Apple CEO Tim Cook to Meet EU Antitrust Chief Next Week

Apple CEO Tim Cook will meet the European Union's antitrust chief, Margrethe Vestager, next week amid a series of disputes with the organization (via Reuters).

tim cook europe privacy
Vestager is also set to meet the chief executives of Alphabet, Broadcom, and Nvidia, as well as senior executives from OpenAI. The meetings will take place in San Francisco and Palo Alto on Thursday and Friday next week, and will focus on European competition policy and digital regulation.

In December, Apple reportedly floated the ability for Apple Pay rivals to access the iPhone's NFC technology for contactless payments in the EU. The offer is designed to settle an ongoing antitrust dispute and avoid a potential fine. The European Commission is believed to be seeking feedback from rivals and customers before accepting the offer, so it is highly likely that this matter will be discussed.

Apple is also facing several other challenges in the EU that will almost certainly be the subject of discussion, such as a $14 billion tax dispute. Most strikingly, new EU rules such as the Digital Markets Act (DMA) designate major tech companies as "gatekeepers" and compel them to open up their various services and platforms to other companies and developers. The DMA is expected to force Apple to make significant changes to the way the App Store, FaceTime, and Siri work in Europe. For example, Apple will next year be obliged to allow users to install third-party app stores and sideload apps, as well as give developers the ability to promote their offers outside the ‌‌‌‌App Store‌‌‌‌ and use third-party payment systems.

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Top Rated Comments

Xenc Avatar
7 months ago
You tell em, EU! ?
Score: 17 Votes (Like | Disagree)
ashdelacroix Avatar
7 months ago
America creates, the EU regulates. Sorry, America. I say this as a Brit who is happy to be out of the EU. This is an institution that, rightly, has concerns about global corporations with monopoly practices, but who will damage consumer choice and security by forcing my message product of choice to provide backdoors to competing message products that I do not wish to use but, tacitly, will have a share in.
Score: 17 Votes (Like | Disagree)
CarAnalogy Avatar
7 months ago

America creates, the EU regulates.
Honestly this doesn’t actually sound that bad. It’s well established that American corporations will take every inch and then some. That unbridled power does lead to innovation as well as abuse.

We have already seen tangible benefits from things like GDPR. Do we really want to just wait around for the American government to decide we deserve things like privacy laws and data portability?

Yes the EU goes too far, but American legislators go too far the other way. Look at the downright lies Elizabeth Warren is telling about Beeper Mini and Apple, somehow twisting it so that Apple is “blocking” Beeper’s services. I don’t think she’s stupid enough to actually believe that, which leaves lying as the most likely explanation.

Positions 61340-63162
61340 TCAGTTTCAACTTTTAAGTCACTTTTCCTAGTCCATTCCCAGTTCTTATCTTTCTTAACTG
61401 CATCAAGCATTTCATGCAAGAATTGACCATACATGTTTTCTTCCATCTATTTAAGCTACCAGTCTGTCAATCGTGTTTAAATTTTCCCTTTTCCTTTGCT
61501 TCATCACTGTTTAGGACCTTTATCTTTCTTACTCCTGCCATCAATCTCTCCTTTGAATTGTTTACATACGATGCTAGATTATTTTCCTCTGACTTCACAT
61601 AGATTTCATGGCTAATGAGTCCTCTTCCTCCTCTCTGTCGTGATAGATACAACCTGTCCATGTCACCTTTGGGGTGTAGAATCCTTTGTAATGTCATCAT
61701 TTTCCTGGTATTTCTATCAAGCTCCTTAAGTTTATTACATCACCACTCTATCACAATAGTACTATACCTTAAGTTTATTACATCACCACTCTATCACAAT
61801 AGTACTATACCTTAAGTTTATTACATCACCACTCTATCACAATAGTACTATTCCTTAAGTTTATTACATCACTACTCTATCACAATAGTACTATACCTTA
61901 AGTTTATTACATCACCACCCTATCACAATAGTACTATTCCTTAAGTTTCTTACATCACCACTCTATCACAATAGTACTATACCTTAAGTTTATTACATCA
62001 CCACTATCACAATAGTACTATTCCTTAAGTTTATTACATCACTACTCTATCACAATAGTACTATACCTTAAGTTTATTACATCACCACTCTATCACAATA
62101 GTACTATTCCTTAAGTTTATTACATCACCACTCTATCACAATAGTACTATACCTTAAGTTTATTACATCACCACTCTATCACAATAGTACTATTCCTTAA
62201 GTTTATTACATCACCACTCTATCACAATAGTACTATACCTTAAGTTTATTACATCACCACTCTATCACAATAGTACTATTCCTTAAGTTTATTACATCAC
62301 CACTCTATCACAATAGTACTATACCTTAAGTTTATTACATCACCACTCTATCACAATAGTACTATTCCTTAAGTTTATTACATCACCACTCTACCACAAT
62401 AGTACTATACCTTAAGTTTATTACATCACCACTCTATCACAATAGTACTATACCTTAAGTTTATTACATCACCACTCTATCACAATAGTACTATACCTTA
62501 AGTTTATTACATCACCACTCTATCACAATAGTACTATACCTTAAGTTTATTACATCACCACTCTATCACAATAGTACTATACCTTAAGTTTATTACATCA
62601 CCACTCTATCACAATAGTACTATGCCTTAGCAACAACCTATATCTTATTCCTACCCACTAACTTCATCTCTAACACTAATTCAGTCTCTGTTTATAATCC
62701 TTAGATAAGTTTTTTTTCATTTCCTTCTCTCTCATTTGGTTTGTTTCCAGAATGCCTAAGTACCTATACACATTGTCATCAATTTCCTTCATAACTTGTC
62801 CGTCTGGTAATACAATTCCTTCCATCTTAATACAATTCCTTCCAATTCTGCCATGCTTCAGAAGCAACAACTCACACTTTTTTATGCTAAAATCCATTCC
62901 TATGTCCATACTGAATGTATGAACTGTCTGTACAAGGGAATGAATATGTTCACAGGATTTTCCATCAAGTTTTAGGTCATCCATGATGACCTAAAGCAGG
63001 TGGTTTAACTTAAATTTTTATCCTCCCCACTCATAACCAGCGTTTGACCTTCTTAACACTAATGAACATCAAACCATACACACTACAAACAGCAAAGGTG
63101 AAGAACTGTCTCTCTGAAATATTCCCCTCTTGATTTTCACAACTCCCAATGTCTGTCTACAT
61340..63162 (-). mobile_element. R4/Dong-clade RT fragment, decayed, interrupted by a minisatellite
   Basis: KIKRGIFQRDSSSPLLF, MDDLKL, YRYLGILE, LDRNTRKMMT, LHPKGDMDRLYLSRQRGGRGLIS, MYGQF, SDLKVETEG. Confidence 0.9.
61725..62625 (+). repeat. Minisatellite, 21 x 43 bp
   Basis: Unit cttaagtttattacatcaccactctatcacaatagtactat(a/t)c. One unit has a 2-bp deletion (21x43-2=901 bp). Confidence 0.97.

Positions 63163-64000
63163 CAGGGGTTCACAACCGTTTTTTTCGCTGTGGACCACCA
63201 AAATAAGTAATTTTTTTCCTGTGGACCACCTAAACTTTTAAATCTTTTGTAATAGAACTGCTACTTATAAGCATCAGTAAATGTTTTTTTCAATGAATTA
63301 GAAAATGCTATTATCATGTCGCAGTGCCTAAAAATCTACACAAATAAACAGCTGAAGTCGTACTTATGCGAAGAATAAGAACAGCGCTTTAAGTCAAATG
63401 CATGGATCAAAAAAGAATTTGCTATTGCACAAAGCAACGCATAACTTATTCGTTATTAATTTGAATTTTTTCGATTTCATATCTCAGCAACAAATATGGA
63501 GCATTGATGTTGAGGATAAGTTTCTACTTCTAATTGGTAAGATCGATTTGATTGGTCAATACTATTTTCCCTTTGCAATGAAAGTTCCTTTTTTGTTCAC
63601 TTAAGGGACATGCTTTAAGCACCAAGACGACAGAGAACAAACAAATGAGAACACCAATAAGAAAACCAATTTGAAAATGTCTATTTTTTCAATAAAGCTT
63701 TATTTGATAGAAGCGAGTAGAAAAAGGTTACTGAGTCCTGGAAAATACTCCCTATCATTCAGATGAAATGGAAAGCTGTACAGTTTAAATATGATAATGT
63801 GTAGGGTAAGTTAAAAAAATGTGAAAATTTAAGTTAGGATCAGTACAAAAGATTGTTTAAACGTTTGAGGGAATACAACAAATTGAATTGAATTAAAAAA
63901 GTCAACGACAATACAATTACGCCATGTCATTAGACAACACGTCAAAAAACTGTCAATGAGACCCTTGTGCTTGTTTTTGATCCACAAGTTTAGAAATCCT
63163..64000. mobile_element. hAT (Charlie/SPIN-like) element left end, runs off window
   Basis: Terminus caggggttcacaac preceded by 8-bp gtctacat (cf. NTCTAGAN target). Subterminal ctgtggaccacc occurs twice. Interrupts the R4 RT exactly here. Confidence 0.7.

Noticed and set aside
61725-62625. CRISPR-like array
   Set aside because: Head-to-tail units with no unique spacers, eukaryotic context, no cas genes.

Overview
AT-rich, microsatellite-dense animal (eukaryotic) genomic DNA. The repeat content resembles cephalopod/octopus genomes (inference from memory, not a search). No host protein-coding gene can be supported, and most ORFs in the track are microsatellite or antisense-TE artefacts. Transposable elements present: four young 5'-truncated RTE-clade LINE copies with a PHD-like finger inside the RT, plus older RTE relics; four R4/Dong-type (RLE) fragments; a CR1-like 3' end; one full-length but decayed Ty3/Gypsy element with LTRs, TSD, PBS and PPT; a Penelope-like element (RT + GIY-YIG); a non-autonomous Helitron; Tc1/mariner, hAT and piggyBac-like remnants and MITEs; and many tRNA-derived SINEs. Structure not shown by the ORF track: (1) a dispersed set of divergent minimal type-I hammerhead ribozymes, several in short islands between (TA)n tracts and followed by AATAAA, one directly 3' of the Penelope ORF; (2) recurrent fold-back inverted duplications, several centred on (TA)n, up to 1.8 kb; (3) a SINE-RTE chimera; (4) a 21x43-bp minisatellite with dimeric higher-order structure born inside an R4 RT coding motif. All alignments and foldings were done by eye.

It is interesting that Vestager is coming to the United States for this meeting. I would actually like to see more cooperation between American tech companies and the EU.

I know this post is just begging for downvotes, and I don’t like how it seems the EU is targeting “big tech” but so is the US government. At least most of the EU ministers seem to have some basic understanding of technology.

By the way for reference here is the Warren quote:


Green bubble texts are less secure. So why would Apple block a new app allowing Android users to chat with iPhone users on iMessage? Big Tech executives are protecting profits by squashing competitors.

Chatting between different platforms should be easy and secure.
I mean what is this? Anyone with any basic tech knowledge whatsoever understands that that is a deliberate twisting of the situation. This person is a US Senator. Someone should stop people with such power from saying such stupid things. Does she have no aids or advisors or does she just not listen to them or are they all lobbyists or what?

You’ll notice that the EU never said anything about Beeper.
Score: 12 Votes (Like | Disagree)
I7guy Avatar
7 months ago
Going to be an interesting meeting. Would like to be a fly on the wall.
Score: 10 Votes (Like | Disagree)
Sorinut Avatar
7 months ago

America creates, the EU regulates. Sorry, America. I say this as a Brit who is happy to be out of the EU. This is an institution that, rightly, has concerns about global corporations with monopoly practices, but who will damage consumer choice and security by forcing my message product of choice to provide backdoors to competing message products that I do not wish to use but, tacitly, will have a share in.
I like that idea, since our Congress is too spineless and paid-off to do anything about US industries and tech companies.

We (US) have abdicated our responsibility to the populace.
Score: 9 Votes (Like | Disagree)
wikiverse Avatar
7 months ago

Developers already have the ability to promote their offers outside the App Store. iPhones and iPads have internet connections and allow app users to access information via the web/social media/email/texts/push notifications etc. The idea that iOS/iPadOS users are limited to the information they see in the App Store is ludicrous.
I think you misunderstood the article

"... install third-party app stores and sideload apps ('https://www.macrumors.com/2023/04/17/app-sideloading-support-coming-ios-17/'), as well as give developers the ability to promote their offers outside the ‌‌‌App Store‌‌‌ and use third-party payment systems" within the app itself.

This is what the EU seeks to change.
Score: 8 Votes (Like | Disagree)